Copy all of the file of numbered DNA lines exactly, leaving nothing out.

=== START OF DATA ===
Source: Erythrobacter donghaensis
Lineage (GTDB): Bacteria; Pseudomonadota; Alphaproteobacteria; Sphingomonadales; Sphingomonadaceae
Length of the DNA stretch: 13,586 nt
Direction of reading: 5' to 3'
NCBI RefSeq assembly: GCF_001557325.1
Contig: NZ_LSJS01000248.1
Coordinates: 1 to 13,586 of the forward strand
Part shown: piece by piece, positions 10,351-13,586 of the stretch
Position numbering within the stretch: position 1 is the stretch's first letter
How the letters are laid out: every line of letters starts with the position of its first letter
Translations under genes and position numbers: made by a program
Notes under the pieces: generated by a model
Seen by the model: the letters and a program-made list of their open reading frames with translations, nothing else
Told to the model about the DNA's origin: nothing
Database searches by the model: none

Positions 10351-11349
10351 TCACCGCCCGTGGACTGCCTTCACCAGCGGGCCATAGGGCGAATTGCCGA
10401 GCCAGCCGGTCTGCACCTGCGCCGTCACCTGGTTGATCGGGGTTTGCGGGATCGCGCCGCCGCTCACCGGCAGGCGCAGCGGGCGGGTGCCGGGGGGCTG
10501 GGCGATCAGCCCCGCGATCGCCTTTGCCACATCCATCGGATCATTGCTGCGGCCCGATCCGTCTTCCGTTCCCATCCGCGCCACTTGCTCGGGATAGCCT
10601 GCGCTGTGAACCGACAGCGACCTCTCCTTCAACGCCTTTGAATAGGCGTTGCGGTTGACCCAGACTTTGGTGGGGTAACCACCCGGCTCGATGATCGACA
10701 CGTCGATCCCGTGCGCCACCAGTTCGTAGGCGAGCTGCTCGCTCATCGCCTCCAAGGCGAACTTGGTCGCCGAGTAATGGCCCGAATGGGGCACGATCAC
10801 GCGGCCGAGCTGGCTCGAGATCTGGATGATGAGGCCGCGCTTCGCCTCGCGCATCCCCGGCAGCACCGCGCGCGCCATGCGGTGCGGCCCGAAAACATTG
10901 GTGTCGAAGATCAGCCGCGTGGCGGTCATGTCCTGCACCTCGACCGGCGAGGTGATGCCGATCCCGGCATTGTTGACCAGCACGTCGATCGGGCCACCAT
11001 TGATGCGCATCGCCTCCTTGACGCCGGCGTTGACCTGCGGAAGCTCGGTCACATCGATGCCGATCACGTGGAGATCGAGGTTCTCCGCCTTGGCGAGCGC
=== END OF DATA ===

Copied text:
Source: Erythrobacter donghaensis
Lineage (GTDB): Bacteria; Pseudomonadota; Alphaproteobacteria; Sphingomonadales; Sphingomonadaceae
Length of the DNA stretch: 13,586 nt
Direction of reading: 5' to 3'
NCBI RefSeq assembly: GCF_001557325.1
Contig: NZ_LSJS01000248.1
Coordinates: 1 to 13,586 of the forward strand
Part shown: piece by piece, positions 10,351-13,586 of the stretch
Position numbering within the stretch: position 1 is the stretch's first letter
How the letters are laid out: every line of letters starts with the position of its first letter
Translations under genes and position numbers: made by a program
Notes under the pieces: generated by a model
Seen by the model: the letters and a program-made list of their open reading frames with translations, nothing else
Told to the model about the DNA's origin: nothing
Database searches by the model: none

Positions 10351-11349
10351 TCACCGCCCGTGGACTGCCTTCACCAGCGGGCCATAGGGCGAATTGCCGA
10401 GCCAGCCGGTCTGCACCTGCGCCGTCACCTGGTTGATCGGGGTTTGCGGGATCGCGCCGCCGCTCACCGGCAGGCGCAGCGGGCGGGTGCCGGGGGGCTG
10501 GGCGATCAGCCCCGCGATCGCCTTTGCCACATCCATCGGATCATTGCTGCGGCCCGATCCGTCTTCCGTTCCCATCCGCGCCACTTGCTCGGGATAGCCT
10601 GCGCTGTGAACCGACAGCGACCTCTCCTTCAACGCCTTTGAATAGGCGTTGCGGTTGACCCAGACTTTGGTGGGGTAACCACCCGGCTCGATGATCGACA
10701 CGTCGATCCCGTGCGCCACCAGTTCGTAGGCGAGCTGCTCGCTCATCGCCTCCAAGGCGAACTTGGTCGCCGAGTAATGGCCCGAATGGGGCACGATCAC
10801 GCGGCCGAGCTGGCTCGAGATCTGGATGATGAGGCCGCGCTTCGCCTCGCGCATCCCCGGCAGCACCGCGCGCGCCATGCGGTGCGGCCCGAAAACATTG
10901 GTGTCGAAGATCAGCCGCGTGGCGGTCATGTCCTGCACCTCGACCGGCGAGGTGATGCCGATCCCGGCATTGTTGACCAGCACGTCGATCGGGCCACCAT
11001 TGATGCGCATCGCCTCCTTGACGCCGGCGTTGACCTGCGGAAGCTCGGTCACATCGATGCCGATCACGTGGAGATCGAGGTTCTCCGCCTTGGCGAGCGC